For those who don’t know Ahmad Quraishi, according to his website — ahmedquraishi.com — he is “a public policy writer, commentator and broadcaster”. In reality, he is widely known to be a crude propagandist for the army/intelligence nexus. At least Leni Riefenstahl’s Nazi propaganda films had artistic value. Noxious, yes, but art nonetheless. Sadly, no such claim can be made of Quraishi’s leaden prosaic prose.
He is also “one of the founders of PakNationalists, a supposed forum focusing on shaping Pakistan’s foreign and domestic policy options”. Actually it’s an anti-India bile-spewing machine that spreads untruths, smears and uncorroborated stories. His most recent article on his website, entitled “Guardian uses WikliLeaks for Propaganda, Pakistani Media Can’t?” is an astonishing convoluted defence of the fake cable that was exposed by Cafe Pyala and subsequently picked up by the Guardian correspondent, Declan Walsh and this newspaper’s blog section. The phrase ‘twisting in the wind’ comes to mind.
Quraishi begins by attempting to undermine the original story of the fake cable: “(The) Guardian’s Islamabad correspondent Declan Walsh claimed the stories were ‘credited to the Online Agency, an Islamabad-based news service that has frequently run pro-army stories in the past. No journalist is bylined’. Fabulous, only that it is not accurate. The story was published by the ‘Daily Mail of Pakistan’, a newspaper launched recently and staffed by journalists coming from the newsrooms of Pakistan’s frontrow newspapers.”
He goes on to say: “A large part of the original Pakistani report is credible. It was published by a prominent news organisation and the story has four names in the byline. The Guardian unethically tried to link the story to Pakistani intelligence agencies by suggesting the story comes with ‘no byline’ and can’t be sourced. The Guardian’s Mr Walsh compensated his lack of investigation by offering his own conspiracy theory that the report was planted by Pakistani intelligence agencies.”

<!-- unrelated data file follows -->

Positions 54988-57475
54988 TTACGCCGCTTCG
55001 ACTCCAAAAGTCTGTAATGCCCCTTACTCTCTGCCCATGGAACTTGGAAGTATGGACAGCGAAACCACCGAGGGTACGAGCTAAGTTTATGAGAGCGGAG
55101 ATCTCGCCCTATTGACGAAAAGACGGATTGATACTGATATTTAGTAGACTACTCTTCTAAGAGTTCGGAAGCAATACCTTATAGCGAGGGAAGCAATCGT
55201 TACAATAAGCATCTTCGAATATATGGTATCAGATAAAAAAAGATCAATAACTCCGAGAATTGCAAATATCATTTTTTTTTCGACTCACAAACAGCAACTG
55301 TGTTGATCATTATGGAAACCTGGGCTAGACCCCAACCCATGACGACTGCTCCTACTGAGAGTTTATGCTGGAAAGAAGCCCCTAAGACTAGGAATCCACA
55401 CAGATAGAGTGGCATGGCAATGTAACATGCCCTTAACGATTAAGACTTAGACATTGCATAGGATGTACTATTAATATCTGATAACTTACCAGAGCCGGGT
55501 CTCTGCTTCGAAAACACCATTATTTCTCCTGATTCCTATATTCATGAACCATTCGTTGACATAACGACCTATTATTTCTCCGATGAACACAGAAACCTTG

Let’s state some facts. All the newspapers that ran the story did credit it to the Online news agency. No byline was given by any newspaper. It cannot be sourced. Ah, but what about this ‘Daily Mail of Pakistan’ that he quotes. Unfortunately, this is not an authentic newspaper but one that peddles propaganda. (It was ‘The Daily Mail of Pakistan’ that planted the bogus story that the Pakistan spot-fixing scandal was orchestrated by the Indian intelligence agency RAW.)
What about the bylines Mr Quraishi mentions on the ‘Daily Mail of Pakistan’ website? It’s true that the fake cable story is bylined “From Suzie Wang in Washington, Christina Palmer in New Delhi, John Nelson in Kabul and Ahmad-Almurad in Cairo”. The only problem is that these people don’t exist. They are figments of his imagination. I would love to meet Suzie Wang from Washington and Christina Palmer who apparently works in New Delhi.
Yes, it’s highly likely that the ‘Daily Mail of Pakistan’ — and all these other bogus websites (again Cafe Pyala has done a brilliant expose of these bogus sites) — are probably paid for by a budget that we, as taxpayers, and our elected officials do not have permission to scrutinise. Good to know, isn’t it.
So the question that comes to mind is: what is the point of Ahmed Quraishi’s article? He has been proven to peddle half-truths and misinformation on some rather shady websites. As a self-described nationalist, I am sure he would defend what he was doing as being for the greater good of Pakistan and its people. But I subscribe to Charles De Gaulle’s view of nationalists and nationalism: “Patriotism is when love of your own people comes first; nationalism, when hate for people other than your own comes first.” Mr Quraishi is a hate-monger. One must also wonder how much Mr Quraishi really loves the people of this country since he seems to make a living peddling half-truths to them.